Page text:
Microscale distribution patterns of terrestrial bryophytes in a subalpine forest: the use of logistic regression as an interpretive tool
This study investigated microhabitat relationships of terrestrial bryophytes in a subalpine forest of coastal British Columbia. Substratum affinities were characterized for dominant bryophytes. Logistic regression analysis was used to gain insight into the ecological determinants of fine scale (0.1m2) bryophyte distribution by examining the predictive relationship between bryophyte species occurrence and localized environmental conditions, as well as the coverage of other bryophytes. The predictive relationships were compared to evaluate the relative importance of environmental factors versus interspecific interactions in structuring bryophyte communities. The results indicate that bryophytes show unique responses in their relationships to environmental conditions and other bryophytes. Positive feedback appears to be an important process among terrestrial bryophytes in subalpine forests.
KeywordsBryophyte Community pattern Facilitation Logistic regression Microhabitat Multivariate analysis Subalpine forest
The accumulation of organic material present over mineral soil (Litter, Fermentation and Humus)
Unable to display preview. Download preview PDF.
- Carter, M.R. 1993. Soil Sampling and Methods of Analysis. Lewis, New York.Google Scholar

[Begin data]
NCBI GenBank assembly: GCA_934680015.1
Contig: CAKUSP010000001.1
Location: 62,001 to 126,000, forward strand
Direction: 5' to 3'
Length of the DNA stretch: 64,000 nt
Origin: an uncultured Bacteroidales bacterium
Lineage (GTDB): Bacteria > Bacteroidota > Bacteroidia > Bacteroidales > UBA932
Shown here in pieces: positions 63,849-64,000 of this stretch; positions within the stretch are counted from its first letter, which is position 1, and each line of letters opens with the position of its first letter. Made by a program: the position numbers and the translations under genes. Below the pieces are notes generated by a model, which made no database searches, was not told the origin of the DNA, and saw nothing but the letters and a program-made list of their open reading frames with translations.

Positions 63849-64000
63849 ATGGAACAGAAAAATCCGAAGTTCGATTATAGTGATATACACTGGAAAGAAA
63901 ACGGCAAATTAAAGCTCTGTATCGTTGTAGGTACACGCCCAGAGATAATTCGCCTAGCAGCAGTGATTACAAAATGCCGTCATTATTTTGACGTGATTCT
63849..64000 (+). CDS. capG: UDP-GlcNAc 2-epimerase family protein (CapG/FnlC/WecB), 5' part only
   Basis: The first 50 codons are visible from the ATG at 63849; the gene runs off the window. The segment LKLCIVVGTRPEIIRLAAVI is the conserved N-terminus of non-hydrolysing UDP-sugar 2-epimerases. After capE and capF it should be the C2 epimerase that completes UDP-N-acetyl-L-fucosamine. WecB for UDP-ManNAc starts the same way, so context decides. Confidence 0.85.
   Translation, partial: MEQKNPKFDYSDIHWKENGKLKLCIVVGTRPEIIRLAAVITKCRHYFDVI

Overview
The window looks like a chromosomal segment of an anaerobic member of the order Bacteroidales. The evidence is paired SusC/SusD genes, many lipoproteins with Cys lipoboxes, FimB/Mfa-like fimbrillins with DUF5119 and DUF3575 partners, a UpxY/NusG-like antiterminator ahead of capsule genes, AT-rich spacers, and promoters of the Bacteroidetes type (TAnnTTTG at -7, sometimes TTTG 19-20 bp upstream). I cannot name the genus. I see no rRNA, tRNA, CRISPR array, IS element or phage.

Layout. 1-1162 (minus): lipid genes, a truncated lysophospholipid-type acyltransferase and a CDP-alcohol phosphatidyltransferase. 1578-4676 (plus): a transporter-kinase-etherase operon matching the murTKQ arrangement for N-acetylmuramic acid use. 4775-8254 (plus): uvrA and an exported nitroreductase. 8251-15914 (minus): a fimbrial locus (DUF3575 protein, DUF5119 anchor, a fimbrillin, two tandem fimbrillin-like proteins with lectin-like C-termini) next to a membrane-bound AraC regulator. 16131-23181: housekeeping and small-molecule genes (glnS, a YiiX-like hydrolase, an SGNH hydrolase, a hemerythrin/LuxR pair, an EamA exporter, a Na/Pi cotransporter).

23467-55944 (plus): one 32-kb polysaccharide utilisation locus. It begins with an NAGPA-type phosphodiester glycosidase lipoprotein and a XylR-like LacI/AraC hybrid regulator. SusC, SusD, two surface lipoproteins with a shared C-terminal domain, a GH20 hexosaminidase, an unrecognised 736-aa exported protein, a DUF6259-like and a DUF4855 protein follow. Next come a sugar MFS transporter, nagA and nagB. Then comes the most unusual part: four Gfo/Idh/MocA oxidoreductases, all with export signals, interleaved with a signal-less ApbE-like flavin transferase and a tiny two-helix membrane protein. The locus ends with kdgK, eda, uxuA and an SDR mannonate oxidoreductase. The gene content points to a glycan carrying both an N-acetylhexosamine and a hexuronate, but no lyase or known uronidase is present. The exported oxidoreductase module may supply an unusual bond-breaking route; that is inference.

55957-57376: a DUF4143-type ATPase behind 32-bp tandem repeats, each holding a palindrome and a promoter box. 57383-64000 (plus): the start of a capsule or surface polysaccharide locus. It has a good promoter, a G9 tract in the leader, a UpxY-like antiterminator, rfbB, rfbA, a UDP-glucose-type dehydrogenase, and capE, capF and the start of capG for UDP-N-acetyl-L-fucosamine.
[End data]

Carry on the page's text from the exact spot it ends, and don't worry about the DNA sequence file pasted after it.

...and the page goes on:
- Godfrey, J.D. 1977. The Hepaticae and Anthocerotae of Southwest British Columbia. Ph.D. Thesis, Univ. British Columbia.Google Scholar
- Hitchcock, C.L. and A. Cronquist. 1973. Flora of the Pacific Northwest; an illustrated manual. University of Washington Press, Seattle.Google Scholar
- Kenkel, N.C. and G.E. Bradfield. 1986. Epiphytic vegetation on Acer macrophyllum: a multivariate study of species-habitat relationships. Vegetatio 68: 43–53.Google Scholar
- Lawton, E. 1971. Moss Flora of the Pacific Northwest. Hattori Botanical Laboratory, Nidiman, Japan.Google Scholar
- Peck, J.E., S.A. Acker and W.A. McKee. 1995. Autecology of mosses in coniferous forests in the central western Cascades of Oregon. Northwest Sci. 69: 184–190.Google Scholar
- Pojar, J., K. Klinka and D.A. Demarchi. 1991. Mountain Hemlock Zone. In: D. Meidinger and J. Pojar (eds.), Ecosystems of British Columbia. B.C. Ministry of Forests, Victoria.Google Scholar
- Schofield, W.B. 1976. Bryophytes of British Columbia III: habitat and distributional information for selected mosses. Syesis 9: 317–354.Google Scholar
- Schofield, W.B. 1992. Some Common Mosses of British Columbia. Royal British Columbia Museum, Victoria.Google Scholar
- Soderstrom, L. 1993. Substrate preference in some forest bryophytes: a quantitative study. Lindbergia 18: 98–103.Google Scholar
- Tabachnick, B.G. and L.S. Fidell. 1996. Using Multivariate Statistics. 3rd Edition. Harper-Collins, Northridge.Google Scholar
- Vitt, D.H., J.E. Marsh and R.B. Bovey. 1988. Mosses and Lichens of Northwest North America. Lone Pine, Edmonton.Google Scholar
This article is distributed under the terms of the Creative Commons Attribution 4.0 International License (http://creativecommons.org/licenses/by/4.0/), which permits unrestricted use, distribution, and reproduction in any medium, provided you give appropriate credit to the original author(s) and the source, provide a link to the Creative Commons license, and indicate if changes were made.